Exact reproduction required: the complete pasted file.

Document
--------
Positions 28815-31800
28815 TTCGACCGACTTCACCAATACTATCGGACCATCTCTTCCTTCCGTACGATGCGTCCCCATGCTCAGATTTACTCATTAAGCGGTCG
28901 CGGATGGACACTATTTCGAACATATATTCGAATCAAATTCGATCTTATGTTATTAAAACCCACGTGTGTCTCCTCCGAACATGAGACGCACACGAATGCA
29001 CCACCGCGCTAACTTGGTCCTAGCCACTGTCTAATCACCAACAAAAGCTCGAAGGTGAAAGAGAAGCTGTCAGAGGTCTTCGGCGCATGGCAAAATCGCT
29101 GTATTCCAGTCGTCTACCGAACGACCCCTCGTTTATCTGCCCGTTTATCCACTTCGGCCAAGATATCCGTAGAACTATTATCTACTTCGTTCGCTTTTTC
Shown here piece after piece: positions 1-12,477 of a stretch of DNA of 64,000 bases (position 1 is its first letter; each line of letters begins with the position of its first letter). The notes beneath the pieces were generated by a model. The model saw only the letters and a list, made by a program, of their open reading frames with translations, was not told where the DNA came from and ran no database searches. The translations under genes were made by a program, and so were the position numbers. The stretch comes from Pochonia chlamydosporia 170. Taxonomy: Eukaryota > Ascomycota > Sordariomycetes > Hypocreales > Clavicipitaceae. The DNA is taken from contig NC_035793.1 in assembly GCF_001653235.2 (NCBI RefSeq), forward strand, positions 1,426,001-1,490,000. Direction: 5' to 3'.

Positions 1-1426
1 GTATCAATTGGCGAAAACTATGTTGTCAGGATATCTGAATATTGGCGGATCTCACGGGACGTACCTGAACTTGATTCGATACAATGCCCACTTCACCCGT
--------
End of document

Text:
Positions 28815-31800
28815 TTCGACCGACTTCACCAATACTATCGGACCATCTCTTCCTTCCGTACGATGCGTCCCCATGCTCAGATTTACTCATTAAGCGGTCG
28901 CGGATGGACACTATTTCGAACATATATTCGAATCAAATTCGATCTTATGTTATTAAAACCCACGTGTGTCTCCTCCGAACATGAGACGCACACGAATGCA
29001 CCACCGCGCTAACTTGGTCCTAGCCACTGTCTAATCACCAACAAAAGCTCGAAGGTGAAAGAGAAGCTGTCAGAGGTCTTCGGCGCATGGCAAAATCGCT
29101 GTATTCCAGTCGTCTACCGAACGACCCCTCGTTTATCTGCCCGTTTATCCACTTCGGCCAAGATATCCGTAGAACTATTATCTACTTCGTTCGCTTTTTC
Shown here piece after piece: positions 1-12,477 of a stretch of DNA of 64,000 bases (position 1 is its first letter; each line of letters begins with the position of its first letter). The notes beneath the pieces were generated by a model. The model saw only the letters and a list, made by a program, of their open reading frames with translations, was not told where the DNA came from and ran no database searches. The translations under genes were made by a program, and so were the position numbers. The stretch comes from Pochonia chlamydosporia 170. Taxonomy: Eukaryota > Ascomycota > Sordariomycetes > Hypocreales > Clavicipitaceae. The DNA is taken from contig NC_035793.1 in assembly GCF_001653235.2 (NCBI RefSeq), forward strand, positions 1,426,001-1,490,000. Direction: 5' to 3'.

Positions 1-1426
1 GTATCAATTGGCGAAAACTATGTTGTCAGGATATCTGAATATTGGCGGATCTCACGGGACGTACCTGAACTTGATTCGATACAATGCCCACTTCACCCGT